have come my way, and I do not want a commission now any more 
than I have in the past, but will come home and settle down in a 
few weeks. 

No sooner did I make known my disinclination to go to Wash- 
ington than an order was made out detailing me again as regimental 
P. M., and I am once more on my old job. Oh, it was sweet — the 
way I threw the hooks into the captain ! I was in the adjutant's 
office, playing cribbage, when Gordon came in. Just as he was go- 
ing out he turned to me and said, "Well, Haynes, when do you 
expect your furlough back?" "I don't know when it will come," I 
answered, nonchalently. "but probably before long." "Well," he 
snapped back, "if it doesn't come in a day or two I'll have to give 
you a gun and put you on duty." "All right !" I said — and butter 
wouldn't have melted in my mouth. But no sooner had he gone 
than John Cooper, the adjutant, turned to Hen. Everett and said, 
"Make out a special order detailing Mart, for special duty at these 
headquarters, and serve it on Captain Gordon." The thing was 
done so quickly that Gordon was hardly back to his tent before the 
order reached him. It tickled Bill Ramsdell and my particular 
gang immensely, and I could see them going around and laughing 
and slapping each other on the back. 

Saturday, March 2b. 

I have been at work today fixing up my tent, and expect to move 
into it tonight. The Washington mail is taken off, which makes my 
already light work much lighter. The boat is needed in carrying 
troops to the Peninsula, which the camp strategists think it likely 
will be Grant's line of advance on Richmond. And it is also the 
general impression that we will leave here before many weeks. 


158 A Soldier Boy's Letters 


Point Lookout, Md., March 28, i8t>4. 

HAVE got my old tent in running order again, fixed some-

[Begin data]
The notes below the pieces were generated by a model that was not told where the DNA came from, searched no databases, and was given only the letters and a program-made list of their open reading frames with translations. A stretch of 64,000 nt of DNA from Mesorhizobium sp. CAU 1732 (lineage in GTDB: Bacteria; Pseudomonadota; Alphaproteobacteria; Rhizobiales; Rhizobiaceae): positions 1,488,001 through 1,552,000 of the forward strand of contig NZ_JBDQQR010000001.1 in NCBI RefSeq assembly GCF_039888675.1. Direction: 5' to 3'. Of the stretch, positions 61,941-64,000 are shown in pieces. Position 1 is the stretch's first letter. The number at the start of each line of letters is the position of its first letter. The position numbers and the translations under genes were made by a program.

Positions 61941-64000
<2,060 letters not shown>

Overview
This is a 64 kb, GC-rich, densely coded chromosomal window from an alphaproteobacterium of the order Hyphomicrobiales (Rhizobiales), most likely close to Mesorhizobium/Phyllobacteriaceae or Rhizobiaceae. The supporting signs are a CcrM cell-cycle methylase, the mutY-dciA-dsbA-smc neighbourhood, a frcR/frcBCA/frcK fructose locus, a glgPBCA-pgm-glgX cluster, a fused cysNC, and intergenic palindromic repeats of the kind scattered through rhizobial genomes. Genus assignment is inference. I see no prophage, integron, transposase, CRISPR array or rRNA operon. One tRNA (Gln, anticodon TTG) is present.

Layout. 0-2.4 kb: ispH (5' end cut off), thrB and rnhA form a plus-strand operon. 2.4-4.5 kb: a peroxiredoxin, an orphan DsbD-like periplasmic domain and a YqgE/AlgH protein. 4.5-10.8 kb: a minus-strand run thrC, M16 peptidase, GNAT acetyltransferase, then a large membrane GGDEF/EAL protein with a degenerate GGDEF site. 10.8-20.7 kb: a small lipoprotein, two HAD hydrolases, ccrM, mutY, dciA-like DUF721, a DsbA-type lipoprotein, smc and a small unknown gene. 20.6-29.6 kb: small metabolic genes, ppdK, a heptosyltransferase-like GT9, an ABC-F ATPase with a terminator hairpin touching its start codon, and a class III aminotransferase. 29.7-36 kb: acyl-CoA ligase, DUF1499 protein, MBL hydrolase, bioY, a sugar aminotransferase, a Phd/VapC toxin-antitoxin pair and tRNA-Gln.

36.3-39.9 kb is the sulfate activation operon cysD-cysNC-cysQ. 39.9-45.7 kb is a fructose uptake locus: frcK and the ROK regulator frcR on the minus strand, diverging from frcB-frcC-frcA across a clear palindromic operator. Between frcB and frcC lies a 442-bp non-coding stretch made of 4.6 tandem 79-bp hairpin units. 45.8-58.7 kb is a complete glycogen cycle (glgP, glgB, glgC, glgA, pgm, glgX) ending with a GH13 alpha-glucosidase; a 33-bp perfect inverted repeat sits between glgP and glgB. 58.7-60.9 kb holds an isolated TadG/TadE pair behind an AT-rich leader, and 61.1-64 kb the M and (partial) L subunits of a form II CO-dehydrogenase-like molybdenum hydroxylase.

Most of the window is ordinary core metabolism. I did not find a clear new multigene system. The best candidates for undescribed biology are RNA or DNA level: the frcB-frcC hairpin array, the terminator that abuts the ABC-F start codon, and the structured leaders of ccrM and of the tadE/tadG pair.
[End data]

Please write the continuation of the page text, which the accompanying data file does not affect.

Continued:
what as it was before the Pendleton disaster overtook it. 
It does seem good to be back doing business at the old stand. But 
still it does not look exactly homelike yet. For a stove I have got 
one of the little sheet-iron conical "Sibleys." It was donated by 
Charlie Shute, the quartermaster, but he had no stovepipe for me. 
But I made a raise of four lengths in Bailey's sutler shop, and stole 
one length down in the company, which was sufficient for my pur- 
pose, and the stove works to perfection. But yesterday and today 
have been so very, very pleasant that there has been but little need 
of any fire. Warm, summery days, with the sun shining and the 
robins flying. 

Yesterday morning I was awakened, very early, by a violent 
banging which threatened to burst in my door. I asked, in the po- 
lite manner customary in camp, who was there, and the reply that 
came left no doubt : "Hey, Muggins ! Get up and let me in here, 
won't you?" Only one of all my old school crowd remembers and 
still hails me by my schoolboy nickname — "Muggins." I tumbled 
out of bed in a hurry and opened the door to our old friend Charlie 
Wilson, just in on the boat from Portsmouth, Va. [Charles H. Wil- 
son, of Manchester, until discharged for disability a member of the 
New Hampshire battalion First New England Volunteer Cavalry, 
and then in the employ of the Quartermaster Department at Ports- 
mouth, Va.] He was going back last night, but he enjoyed himself 
so well yesterday that he decided to accidentally miss the boat. He 
goes back tonight — that is, if he does not accidentally get left again. 

Tuesday, March 2Q. 

One day nearer home, and only sixty-seven more are between 
us. I have a card almanac hung up, and as soon as a day passes I 
scratch it off, just as I have heard of men doing who were going to 
be hanged. The fine weather I was bragging about has changed to 
cold and windy, with every indication of a coming storm. Charlie 
Wilson started back last night, and I went down to see him off. I 
am messing now with the cooks, down at the company cook house, 
and you may be sure we have the best of rations and plenty of them. 

A Soldier Boy's Letters